STATS ARTICLES 2003
"It is clear that genes build proteins," writes the philosopher Jerry Fodor in the May 16 issue of the Times Literary Supplement, "but God only knows what happens next, or how this vastly tangled situation bears on the distinction between nature and nurture." Such candor about the limits of human understanding is refreshing in light of the renewed attempts by scientists and science writers to settle the question of how we are the way we are thanks to the mapping of the human genome.
Take this latest example in Time Magazine, an article by zoologist and science writer Matt Ridley tied into the release of his book Nature Via Nurture.
Ridley's unique selling point is to argue that we need to abandon the false antagonism of nature versus nurture and to think of the human condition as resulting from nature via nurture.
"In this new view, genes allow the human mind to learn, remember, imitate, imprint language, absorb culture and express instincts. Genes are not puppet masters or blueprints, nor are they just the carriers of heredity. They are active during life; they switch one another on and off; they respond to the environment. They may direct the construction of the body and brain in the womb, but then almost at once, in response to experience, they set about dismantling and rebuilding what they have made. They are both the cause and the consequence of our actions."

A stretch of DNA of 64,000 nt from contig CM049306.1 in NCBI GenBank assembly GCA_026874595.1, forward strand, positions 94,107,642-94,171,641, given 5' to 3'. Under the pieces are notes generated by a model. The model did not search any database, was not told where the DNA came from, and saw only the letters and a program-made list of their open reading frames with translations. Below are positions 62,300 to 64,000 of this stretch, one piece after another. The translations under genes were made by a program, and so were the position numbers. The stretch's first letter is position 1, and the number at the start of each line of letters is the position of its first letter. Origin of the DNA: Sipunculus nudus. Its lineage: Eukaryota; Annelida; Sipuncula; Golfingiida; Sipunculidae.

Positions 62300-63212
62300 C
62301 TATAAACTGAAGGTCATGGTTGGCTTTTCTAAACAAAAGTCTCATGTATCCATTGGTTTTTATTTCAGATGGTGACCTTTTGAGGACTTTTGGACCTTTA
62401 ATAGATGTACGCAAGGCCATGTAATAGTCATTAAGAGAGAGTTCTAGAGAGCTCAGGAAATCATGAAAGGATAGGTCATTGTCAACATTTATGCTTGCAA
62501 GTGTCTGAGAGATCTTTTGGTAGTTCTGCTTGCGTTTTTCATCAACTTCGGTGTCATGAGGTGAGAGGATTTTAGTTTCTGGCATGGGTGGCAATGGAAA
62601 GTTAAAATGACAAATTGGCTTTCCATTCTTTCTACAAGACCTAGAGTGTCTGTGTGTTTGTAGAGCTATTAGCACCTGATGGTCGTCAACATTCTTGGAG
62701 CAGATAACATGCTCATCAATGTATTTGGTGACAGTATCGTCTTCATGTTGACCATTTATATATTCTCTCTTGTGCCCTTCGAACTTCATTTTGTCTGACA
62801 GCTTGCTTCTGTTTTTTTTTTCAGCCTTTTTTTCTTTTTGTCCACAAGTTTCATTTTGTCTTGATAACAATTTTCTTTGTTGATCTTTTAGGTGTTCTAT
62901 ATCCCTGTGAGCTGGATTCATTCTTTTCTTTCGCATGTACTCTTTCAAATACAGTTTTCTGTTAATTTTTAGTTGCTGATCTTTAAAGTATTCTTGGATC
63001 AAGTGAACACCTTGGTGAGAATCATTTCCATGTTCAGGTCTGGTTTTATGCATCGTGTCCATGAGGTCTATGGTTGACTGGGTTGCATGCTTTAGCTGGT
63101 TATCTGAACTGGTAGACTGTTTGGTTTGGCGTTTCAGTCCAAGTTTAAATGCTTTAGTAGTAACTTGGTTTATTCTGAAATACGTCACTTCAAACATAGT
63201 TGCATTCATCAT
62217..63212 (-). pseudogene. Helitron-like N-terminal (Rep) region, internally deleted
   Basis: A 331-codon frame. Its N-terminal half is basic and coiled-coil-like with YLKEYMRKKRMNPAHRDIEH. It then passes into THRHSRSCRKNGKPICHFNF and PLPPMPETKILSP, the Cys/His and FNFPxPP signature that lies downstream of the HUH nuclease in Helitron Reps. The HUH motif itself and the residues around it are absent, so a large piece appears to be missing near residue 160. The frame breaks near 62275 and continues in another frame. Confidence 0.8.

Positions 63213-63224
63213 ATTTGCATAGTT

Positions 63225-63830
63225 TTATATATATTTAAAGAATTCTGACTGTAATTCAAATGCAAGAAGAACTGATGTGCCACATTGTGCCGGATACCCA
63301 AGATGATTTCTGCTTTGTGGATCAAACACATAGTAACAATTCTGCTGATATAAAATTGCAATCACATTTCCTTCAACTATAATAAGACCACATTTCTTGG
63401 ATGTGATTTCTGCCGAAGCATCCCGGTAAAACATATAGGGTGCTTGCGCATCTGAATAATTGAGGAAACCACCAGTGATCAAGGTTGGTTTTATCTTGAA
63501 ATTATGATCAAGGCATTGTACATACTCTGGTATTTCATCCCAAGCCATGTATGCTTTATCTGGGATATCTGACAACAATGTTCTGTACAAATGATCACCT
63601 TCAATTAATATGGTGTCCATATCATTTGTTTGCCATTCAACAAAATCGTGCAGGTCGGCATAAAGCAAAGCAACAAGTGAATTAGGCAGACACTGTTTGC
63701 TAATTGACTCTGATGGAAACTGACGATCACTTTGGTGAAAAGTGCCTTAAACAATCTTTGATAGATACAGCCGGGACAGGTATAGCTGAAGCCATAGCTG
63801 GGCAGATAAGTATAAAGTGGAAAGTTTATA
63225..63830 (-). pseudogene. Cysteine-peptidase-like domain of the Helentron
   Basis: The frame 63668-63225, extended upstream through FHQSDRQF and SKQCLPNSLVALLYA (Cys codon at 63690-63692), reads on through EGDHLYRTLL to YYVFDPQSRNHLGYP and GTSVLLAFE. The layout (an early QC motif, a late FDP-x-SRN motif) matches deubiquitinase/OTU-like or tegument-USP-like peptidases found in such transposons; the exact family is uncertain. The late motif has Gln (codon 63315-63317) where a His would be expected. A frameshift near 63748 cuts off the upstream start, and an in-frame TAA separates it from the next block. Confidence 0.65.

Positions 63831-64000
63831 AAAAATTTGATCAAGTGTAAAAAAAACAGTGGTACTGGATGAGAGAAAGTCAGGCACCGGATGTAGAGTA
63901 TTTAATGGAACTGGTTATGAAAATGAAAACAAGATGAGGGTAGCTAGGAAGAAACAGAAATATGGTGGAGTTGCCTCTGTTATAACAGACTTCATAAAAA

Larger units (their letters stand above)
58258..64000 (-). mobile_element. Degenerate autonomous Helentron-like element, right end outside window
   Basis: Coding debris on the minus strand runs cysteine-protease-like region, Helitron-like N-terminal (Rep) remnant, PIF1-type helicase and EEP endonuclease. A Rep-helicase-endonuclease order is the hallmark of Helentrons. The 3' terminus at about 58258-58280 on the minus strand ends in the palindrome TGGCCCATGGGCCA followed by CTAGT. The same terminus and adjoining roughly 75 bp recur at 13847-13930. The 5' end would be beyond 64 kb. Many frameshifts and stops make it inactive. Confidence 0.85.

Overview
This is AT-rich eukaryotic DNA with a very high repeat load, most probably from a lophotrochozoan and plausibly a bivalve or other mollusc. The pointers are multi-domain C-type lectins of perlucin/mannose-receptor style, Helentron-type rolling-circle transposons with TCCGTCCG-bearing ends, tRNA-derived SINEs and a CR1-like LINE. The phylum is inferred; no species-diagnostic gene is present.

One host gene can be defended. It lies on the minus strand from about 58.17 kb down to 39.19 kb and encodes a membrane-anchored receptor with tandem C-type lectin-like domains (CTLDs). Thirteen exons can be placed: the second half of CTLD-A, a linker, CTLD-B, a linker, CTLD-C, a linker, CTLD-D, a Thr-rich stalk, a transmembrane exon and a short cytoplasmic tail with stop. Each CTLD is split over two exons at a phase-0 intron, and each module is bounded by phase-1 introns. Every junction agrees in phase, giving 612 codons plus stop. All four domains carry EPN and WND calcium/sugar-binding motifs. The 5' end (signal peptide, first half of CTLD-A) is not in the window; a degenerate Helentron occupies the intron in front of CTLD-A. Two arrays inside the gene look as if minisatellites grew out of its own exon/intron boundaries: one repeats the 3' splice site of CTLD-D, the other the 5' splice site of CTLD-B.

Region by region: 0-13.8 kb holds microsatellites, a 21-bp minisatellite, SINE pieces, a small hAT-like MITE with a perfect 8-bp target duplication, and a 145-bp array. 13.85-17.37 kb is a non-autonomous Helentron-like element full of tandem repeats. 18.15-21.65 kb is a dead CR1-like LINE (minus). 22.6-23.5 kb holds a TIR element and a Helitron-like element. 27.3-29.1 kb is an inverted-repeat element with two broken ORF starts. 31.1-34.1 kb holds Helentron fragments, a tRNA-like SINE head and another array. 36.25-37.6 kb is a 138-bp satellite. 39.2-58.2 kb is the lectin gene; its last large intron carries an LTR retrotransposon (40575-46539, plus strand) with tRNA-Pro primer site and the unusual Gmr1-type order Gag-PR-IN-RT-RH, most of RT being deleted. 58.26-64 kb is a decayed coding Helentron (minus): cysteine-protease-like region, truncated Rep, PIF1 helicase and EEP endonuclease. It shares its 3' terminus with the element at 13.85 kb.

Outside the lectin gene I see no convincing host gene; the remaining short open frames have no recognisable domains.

Fodor writes in a review of the Ridley book:
"The nature/nurture argument has been going on for a very long time, with a lot of intelligent people on either side. Mistakes have been made, no doubt; but not for want of serious thinking. So you might suppose that before declaring victory ("Nature versus nurture is dead. Long live nature via nurture"), one might ask oneself what, exactly, the argument has been about. Ridley, though he is hell bent on telling you what he takes to be the answer, never does say what he takes to be the question."
As a result, Ridley's argument is undercut by a failure to distinguish between the idea of innate instincts and the "traditional" nativist concern for explaining the apparent innateness of ideas (such as the truths of geometry.)
It's a pity this essay isn't available online, as Fodor's detailed examination of what lies behind the question of nature versus nurture is a powerful reminder of how much we (and not just science writers and Time editors) don't know about "the relation between what's 'in the genes' and what's innate in the mind.